As the AEC industry goes through this transformation, organizations like CHH are choosing to embrace this change, creating collaborative teams and working environments in order to do so. While AEC practices are substantially different from manufacturing, lean thinking is opening all sorts of new possibilities for the field. Indeed, AEC professionals are "building the Toyota House" for their industry.

The views expressed in this post do not necessarily represent the views or policies of The Lean Enterprise Institute.
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3 Comments | Post a Comment
Gordon E Mumford March 18, 2014
2 People AGREE with this comment

Where can we learn more about the LPDS, please?



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Baris March 19, 2014

Hi Gordon,

Thanks for your interest and question. Below, see the link for the article we wrote that expands on our Lean experince.

http://www.iglc20.sdsu.edu/papers/wp-content/uploads/2012/07/105%20P%20014.pdf

Also, see the video link to take you to our co-location.

https://www.youtube.com/watch?v=IlC2XBpLNs0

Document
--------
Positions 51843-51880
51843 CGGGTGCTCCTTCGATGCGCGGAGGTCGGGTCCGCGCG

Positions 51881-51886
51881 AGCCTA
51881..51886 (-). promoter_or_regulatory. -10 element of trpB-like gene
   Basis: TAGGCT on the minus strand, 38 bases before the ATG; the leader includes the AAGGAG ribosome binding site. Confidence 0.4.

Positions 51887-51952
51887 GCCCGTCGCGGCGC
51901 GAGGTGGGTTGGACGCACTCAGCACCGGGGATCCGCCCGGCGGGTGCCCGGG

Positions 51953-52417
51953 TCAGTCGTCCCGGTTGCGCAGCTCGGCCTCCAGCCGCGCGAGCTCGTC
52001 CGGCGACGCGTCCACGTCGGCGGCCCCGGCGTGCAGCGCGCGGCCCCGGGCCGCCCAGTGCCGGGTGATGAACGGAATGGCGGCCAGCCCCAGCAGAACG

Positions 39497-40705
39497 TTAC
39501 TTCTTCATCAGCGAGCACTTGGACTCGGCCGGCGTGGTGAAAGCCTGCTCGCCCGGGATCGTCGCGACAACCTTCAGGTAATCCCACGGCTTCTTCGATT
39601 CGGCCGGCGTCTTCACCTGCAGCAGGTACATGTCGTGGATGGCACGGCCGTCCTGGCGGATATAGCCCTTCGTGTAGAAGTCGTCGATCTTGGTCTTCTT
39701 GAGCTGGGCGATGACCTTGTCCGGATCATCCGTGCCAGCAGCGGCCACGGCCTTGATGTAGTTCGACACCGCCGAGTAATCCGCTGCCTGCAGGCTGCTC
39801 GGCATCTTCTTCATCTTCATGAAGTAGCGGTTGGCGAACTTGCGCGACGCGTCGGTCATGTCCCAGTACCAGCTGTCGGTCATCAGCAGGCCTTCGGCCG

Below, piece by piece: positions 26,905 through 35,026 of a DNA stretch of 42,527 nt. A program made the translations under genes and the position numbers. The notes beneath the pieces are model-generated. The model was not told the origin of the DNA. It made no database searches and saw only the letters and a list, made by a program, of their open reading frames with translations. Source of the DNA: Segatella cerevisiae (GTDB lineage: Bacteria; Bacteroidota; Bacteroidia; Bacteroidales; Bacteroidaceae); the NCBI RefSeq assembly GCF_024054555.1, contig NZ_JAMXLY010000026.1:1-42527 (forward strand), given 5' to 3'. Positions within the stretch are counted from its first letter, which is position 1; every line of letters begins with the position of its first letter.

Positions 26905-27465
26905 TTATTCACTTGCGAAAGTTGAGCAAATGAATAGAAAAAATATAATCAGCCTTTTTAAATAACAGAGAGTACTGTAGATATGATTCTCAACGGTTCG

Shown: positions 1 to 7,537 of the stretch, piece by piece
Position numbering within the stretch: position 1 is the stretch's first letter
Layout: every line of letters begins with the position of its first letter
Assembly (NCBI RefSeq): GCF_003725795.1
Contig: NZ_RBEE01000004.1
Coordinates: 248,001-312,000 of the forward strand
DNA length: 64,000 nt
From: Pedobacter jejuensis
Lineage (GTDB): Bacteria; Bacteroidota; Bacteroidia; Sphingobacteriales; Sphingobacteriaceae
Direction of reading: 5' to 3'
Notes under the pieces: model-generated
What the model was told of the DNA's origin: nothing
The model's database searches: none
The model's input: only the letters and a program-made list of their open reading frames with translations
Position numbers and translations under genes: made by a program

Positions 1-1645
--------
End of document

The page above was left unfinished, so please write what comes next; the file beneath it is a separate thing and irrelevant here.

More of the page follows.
Let me know if you'd like to learn more about our practices.


Thx,

Baris



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Daniel Jones March 18, 2014
3 People AGREE with this comment
This is exactly what we recommended in our Rethinking Construction report for the UK government in 1998 that led to major projects in the UK like the Olympics to be under budget and ahead of time. This works and I saw similar 3P exercises being used at Moose Jaw Hospital in Saskatchewan, mentioned in my last Lean Post. Step by step this industry can change too - great post.

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Search Posts:
Integrating Visual Management
Joe Murli & Mark Hamel
Value-Stream Mapping: a Methodology for Sustainable System Improvement
Jim Luckman, Judy Worth, Karl Ohaus & Tom Shuker